Epic Content Marketing: a book review

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Doug Kessler

25. 10. 2013 | 3 min read

Epic Content Marketing: a book review

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As the world turns to content marketing, there’s a massive, insatiable, global hunger for information about the discipline.

Joe Pulizzi and his terrific team at the Content Marketing Institute have led the way in meeting this demand, with a non-stop pipeline of content marketing about… content marketing. (Meta or what?  Maybe there’s a new niche for content about content that’s specifically about content marketing).

On the way, Joe has co-written two really good books on the subject: Get Content Get Customers (with Newt Barrett) and Managing Content Marketing (with Robert Rose).

Finally, Joe sat up and said, “Why am I sharing my royalties with these blood-sucking bastards? I’M THE MAN!” and he’s given us a new book that tackles the entire subject, A to nuts, all by himself.

Actually, it’s highly unlikely that this was Joe’s motivation for this new book. The core of Joe’s approach has always been generosity. He’s built his Cleveland empire (think Google campus but bigger…foosball tables, climbing wall, analysts on roller skates, free aromatherapy, pizza on tap…) on creating a real community around this emerging discipline.

And, thanks to his role at the centre of this community, Joe knows all and sees all.  It’s kind of creepy actually. But it’s also the major strength of this important book.

Okay, I’m sucking up a bit here — you don’t want to get on Joe’s bad side (the temper on that man). But here’s why I really think it’s an important book:
Because it’s what the market needs right now.
The people discovering content marketing tend to work for people who grew up with a completely different marketing model. So we all need a lot of help NOW to make the case for content marketing, so we can get the budgets we deserve.
This book will be solid gold for anyone building such a case. Suck it dry for your pitch deck and you’ll get the money
Because it’s packed with real examples.
The generosity thing is on display on every page. Joe shares so many examples (including a handful of Velocity references — thanks Joe), you’re sure to find one to support what you want to do.
Because it’s so bloody practical.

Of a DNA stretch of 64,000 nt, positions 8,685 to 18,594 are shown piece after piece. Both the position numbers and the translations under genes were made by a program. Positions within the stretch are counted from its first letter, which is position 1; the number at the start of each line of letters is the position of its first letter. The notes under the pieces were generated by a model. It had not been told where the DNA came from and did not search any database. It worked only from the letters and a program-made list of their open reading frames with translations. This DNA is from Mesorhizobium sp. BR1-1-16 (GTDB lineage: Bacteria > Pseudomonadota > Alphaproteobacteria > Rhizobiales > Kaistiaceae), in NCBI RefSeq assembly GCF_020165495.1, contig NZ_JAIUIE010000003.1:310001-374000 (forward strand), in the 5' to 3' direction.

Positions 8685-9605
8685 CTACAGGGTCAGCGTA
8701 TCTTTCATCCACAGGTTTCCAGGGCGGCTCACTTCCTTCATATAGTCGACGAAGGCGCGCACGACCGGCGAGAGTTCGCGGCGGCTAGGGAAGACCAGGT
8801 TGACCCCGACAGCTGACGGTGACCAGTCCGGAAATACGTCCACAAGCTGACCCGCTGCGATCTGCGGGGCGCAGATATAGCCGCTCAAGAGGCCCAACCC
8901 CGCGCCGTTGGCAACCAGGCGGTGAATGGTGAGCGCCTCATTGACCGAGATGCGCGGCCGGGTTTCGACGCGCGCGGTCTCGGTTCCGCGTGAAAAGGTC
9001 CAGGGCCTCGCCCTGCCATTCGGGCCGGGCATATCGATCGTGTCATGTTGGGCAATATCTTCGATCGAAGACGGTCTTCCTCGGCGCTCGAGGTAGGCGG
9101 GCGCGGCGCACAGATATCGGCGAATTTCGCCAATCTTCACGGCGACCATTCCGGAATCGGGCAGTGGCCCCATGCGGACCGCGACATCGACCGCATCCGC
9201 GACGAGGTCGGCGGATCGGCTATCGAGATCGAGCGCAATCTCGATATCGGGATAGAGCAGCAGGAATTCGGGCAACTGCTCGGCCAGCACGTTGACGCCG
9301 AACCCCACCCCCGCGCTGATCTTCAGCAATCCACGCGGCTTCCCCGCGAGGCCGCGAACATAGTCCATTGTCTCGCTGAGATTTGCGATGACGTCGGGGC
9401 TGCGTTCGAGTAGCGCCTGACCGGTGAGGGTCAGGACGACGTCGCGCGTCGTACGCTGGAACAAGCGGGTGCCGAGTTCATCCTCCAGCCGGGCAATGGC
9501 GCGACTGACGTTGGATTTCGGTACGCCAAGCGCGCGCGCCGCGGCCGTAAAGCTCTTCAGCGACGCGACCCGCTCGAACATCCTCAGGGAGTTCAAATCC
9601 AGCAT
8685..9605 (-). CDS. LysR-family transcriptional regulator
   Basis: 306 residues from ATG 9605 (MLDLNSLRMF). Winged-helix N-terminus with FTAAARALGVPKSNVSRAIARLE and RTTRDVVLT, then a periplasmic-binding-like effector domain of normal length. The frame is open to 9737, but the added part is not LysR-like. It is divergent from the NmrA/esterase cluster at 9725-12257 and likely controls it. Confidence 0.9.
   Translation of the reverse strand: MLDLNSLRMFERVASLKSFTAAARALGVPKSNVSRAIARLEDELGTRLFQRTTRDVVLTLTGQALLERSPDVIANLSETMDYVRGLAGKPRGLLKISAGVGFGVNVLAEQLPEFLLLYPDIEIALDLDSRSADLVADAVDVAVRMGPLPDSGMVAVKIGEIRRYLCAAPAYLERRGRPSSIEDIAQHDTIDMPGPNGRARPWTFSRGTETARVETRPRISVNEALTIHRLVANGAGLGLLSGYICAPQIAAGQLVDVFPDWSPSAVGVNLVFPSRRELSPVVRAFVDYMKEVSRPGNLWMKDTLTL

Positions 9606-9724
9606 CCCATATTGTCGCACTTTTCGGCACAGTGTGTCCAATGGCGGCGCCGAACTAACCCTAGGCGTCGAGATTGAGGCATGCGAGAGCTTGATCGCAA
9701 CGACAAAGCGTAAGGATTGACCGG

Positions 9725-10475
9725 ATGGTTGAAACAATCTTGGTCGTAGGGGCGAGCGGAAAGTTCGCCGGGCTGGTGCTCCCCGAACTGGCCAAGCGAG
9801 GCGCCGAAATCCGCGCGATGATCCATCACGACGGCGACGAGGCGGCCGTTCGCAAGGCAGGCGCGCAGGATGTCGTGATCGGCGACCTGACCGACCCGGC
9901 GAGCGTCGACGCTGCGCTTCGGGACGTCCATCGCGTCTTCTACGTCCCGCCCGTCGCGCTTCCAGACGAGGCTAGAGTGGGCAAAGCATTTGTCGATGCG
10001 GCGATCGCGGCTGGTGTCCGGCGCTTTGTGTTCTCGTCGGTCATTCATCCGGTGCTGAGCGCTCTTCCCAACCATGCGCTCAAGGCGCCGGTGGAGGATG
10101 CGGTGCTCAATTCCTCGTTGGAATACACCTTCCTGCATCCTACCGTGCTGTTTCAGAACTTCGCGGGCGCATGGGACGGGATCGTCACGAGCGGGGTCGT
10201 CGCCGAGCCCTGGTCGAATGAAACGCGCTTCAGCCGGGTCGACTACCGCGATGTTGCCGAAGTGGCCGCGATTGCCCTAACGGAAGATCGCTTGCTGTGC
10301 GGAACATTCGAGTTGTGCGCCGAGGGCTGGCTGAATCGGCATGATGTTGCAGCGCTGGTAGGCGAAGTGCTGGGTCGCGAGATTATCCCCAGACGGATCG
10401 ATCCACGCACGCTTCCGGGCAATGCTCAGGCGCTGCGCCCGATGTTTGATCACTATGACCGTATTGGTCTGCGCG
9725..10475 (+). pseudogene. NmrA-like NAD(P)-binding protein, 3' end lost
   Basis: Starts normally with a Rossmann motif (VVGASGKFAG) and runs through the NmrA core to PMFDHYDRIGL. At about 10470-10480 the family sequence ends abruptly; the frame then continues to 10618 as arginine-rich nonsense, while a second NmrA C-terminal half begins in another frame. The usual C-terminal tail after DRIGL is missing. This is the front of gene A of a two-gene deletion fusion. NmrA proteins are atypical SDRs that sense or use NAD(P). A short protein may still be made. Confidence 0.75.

A lot of writers write to show you how smart they are (I know, I know wise arse: mea culpa). Joe writes to help people do their jobs better. The book is packed with practical advice you not only can use right away, you’d be kind of crazy not to.

The whole Content Marketing landscape

The book is divided into these sections:

I. Content Marketing – There and Back Again

A definition, a short history and the business case.

II. Defining Your Content Niche and Strategy

All about finding your own sweet spot. What content you should be creating and why.  Why you need subscribers. The role of personas…

III. Managing the Content Process

A complete tour of what good process looks like. For every size of company. Editorial calendars, content platforms, a channel plan… the works.

IV. Marketing Your Stories

Getting your content seen, heard and shared. Social media, influencers, alternative promotion angles…

V. Making Content Work

Measuring your impact and taking your strategy forward.
In short, this is the Whole Enchilada with extra black beans and a side of guac.

All prepared by the guy who sees more content marketing, knows more content marketers and does more content marketing than anyone else you’ll ever meet.

Get the book.

Read the book.

Follow the advice.



Published in:

  • B2B Content Marketing

  • book

  • content-marketing

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  1. Greg Elwell

    October 28th, 2013

    Hey Doug – As you know, I too am blown away by THE MAN IN ORANGE and his damn practical book! It’s given us a fantastic blueprint to help not only our own thinking and marketing, but to help those we serve to change the world.

    The other perspective I would share that may not seem so evident, but powerful nonetheless is the involvement of others in your content marketing strategy and promotions.

    Joe has said he used over 100 contributors to building the Epic Content Marketing story. So, while it was a solo shot – he got a lot of help from his friends who are experts in their own right – shined the light on them, and just look at what that made possible – for all of us!


  2. Doug Kessler

    October 28th, 2013

    Thanks Greg.
    Great points — and you resisted the temptation to add a link to your (excellent) podcast interview with Joe. So I’ll do it:


    Recommended listening.

  3. Nenad

    November 2nd, 2013

    3 more chapters and I’ll be done too. Shame on me it took me so long. Anyway, you made me burst into loud laughter with “you don’t want to get on Joe’s bad side (the temper on that man).” LOL, indeed.

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